A challenge to bring fun and creativity to the classroom has sparked an ambitious side-project for one researcher at The Australian National University (ANU). 

Along with a colleague based in Singapore, PhD scholar Ivan Vinogradov has developed Time to Mate, a board game all about how animals choose their mates in the wild. 

‘We got the idea from a biology course being taught here at ANU, where they were incorporating some quirky activities to make it more engaging for the students,” Vinogradov says. 

“Biology has a lot of interesting concepts and in some ways is a lot like a game — there are certain strategies you can use to get an advantage. For example, you can deceive your competitors, or you can cooperate with them.  

“My colleague and I thought it might be possible to incorporate all of this into a board game.” 

The creators hope Time to Mate will help demonstrate some of the strategies animals use to choose their partners.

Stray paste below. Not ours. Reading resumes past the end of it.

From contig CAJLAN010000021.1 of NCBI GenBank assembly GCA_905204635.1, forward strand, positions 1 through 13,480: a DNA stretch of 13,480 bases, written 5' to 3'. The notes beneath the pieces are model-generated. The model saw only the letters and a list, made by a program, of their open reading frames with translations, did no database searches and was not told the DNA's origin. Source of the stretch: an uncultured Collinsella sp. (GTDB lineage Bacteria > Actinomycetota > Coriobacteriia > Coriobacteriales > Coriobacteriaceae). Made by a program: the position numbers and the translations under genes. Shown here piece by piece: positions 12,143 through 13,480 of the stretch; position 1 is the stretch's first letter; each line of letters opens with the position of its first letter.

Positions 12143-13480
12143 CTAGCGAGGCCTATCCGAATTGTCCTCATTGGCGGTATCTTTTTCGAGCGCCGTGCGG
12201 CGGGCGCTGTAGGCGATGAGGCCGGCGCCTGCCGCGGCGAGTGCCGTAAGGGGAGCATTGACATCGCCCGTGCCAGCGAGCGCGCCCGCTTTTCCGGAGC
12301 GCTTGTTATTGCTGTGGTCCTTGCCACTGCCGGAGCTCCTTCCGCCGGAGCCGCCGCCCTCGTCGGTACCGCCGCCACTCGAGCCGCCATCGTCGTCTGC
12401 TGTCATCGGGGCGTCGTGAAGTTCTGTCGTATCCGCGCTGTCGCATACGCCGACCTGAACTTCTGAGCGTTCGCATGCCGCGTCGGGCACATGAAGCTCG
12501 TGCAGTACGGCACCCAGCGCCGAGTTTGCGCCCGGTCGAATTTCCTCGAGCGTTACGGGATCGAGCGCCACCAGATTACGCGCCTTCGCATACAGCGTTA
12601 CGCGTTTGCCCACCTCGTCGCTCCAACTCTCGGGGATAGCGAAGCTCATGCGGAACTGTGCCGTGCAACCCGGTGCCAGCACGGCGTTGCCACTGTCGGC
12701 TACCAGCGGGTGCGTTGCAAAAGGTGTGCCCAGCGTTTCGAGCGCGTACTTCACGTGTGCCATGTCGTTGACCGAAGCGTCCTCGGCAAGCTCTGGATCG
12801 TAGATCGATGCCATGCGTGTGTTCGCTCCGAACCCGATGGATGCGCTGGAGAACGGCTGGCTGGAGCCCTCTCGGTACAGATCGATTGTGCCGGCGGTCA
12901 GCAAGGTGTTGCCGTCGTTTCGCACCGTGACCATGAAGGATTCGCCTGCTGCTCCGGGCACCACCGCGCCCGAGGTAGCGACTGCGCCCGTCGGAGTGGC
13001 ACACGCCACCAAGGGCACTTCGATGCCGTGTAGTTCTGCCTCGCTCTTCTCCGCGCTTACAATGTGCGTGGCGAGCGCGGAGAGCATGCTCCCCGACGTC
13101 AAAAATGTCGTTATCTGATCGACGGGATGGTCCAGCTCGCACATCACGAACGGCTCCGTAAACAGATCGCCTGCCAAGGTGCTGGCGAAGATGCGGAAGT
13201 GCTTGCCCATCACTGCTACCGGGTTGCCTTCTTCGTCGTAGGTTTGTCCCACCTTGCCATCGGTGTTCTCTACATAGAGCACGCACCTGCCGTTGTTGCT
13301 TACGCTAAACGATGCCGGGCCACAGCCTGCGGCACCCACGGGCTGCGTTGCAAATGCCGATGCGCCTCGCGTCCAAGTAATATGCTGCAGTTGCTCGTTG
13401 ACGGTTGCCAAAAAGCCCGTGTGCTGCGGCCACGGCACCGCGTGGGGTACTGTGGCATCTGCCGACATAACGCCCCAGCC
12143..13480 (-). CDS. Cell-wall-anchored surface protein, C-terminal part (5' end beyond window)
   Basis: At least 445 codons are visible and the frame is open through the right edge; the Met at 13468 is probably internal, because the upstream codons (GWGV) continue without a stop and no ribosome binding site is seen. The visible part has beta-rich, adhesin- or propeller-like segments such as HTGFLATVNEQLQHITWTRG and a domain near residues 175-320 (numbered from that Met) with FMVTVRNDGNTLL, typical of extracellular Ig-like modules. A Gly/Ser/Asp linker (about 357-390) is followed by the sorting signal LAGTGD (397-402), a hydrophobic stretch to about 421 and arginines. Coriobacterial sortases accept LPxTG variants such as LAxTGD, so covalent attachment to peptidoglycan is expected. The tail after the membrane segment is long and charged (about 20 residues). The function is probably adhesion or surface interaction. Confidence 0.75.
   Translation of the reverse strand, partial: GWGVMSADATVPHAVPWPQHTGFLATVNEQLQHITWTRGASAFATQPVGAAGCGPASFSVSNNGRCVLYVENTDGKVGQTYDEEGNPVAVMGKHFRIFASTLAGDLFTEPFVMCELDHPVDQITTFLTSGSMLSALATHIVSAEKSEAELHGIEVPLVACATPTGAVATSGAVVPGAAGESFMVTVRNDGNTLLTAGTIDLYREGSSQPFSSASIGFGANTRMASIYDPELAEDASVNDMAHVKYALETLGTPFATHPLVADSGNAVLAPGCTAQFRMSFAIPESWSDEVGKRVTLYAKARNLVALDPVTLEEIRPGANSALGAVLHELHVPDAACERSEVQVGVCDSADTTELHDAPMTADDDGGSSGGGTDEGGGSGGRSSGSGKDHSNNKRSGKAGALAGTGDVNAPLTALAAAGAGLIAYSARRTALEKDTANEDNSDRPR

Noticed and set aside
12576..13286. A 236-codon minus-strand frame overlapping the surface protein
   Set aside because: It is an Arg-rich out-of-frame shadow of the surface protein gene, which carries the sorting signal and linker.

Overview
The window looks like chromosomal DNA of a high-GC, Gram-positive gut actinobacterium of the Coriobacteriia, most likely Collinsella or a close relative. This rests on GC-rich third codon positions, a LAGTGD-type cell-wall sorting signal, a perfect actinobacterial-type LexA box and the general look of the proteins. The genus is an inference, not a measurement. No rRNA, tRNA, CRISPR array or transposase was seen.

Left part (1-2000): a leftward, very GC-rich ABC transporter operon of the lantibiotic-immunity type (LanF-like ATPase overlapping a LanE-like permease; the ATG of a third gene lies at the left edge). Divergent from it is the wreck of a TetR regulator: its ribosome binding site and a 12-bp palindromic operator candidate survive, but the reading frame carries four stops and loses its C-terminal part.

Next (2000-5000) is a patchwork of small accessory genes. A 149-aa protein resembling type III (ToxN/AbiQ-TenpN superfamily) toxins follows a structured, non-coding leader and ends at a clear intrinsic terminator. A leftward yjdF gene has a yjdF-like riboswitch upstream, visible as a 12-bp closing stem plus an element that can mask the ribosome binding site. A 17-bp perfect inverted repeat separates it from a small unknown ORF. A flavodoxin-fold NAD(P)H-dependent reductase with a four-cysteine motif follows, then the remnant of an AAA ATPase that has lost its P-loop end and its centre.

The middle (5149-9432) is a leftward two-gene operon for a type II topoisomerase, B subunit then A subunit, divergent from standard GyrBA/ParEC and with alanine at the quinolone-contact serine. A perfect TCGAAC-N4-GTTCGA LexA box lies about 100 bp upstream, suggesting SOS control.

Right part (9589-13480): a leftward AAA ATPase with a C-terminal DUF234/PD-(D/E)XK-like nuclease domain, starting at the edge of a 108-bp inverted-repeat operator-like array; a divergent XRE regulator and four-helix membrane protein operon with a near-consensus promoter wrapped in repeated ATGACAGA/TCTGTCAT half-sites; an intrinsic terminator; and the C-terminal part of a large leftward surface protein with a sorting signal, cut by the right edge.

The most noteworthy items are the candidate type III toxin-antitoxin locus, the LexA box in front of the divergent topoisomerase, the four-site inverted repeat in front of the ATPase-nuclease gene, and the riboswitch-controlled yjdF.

“The game has a traditional board players move around, but there is no dice, because we wanted to make it quite competitive and strategic rather than based on luck,” Vinogradov says. 

“To win you need to collect the most DNA points.” 

As they move around the board players can choose to improve one of two biological traits – reproduction or survival.  

“It’s a trade-off. If you don’t invest in survival, you might not live long enough to find a partner. But if you only invest in survival, you won’t get that much benefit when you do find one,” Vinogradov says.  

“We’ve found whenever we’ve played it’s generated some interesting discussions across the table.”  

The creators say the concepts present in the game are relevant to their biological work.  

“We didn’t want to focus on any specific animals, so you don’t play as monkeys for example or butterflies. We came up with our own characters called Mates, who resemble reproductive cells,” Vinogradov says. 

“The female characters have to skip a turn to give birth, so are absent from the mating pool for a while. That is the only difference biologically in the game, but it sets a chain of events in motion.”

Top image: Tracey Nearmy/ANU

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Jess Fagan

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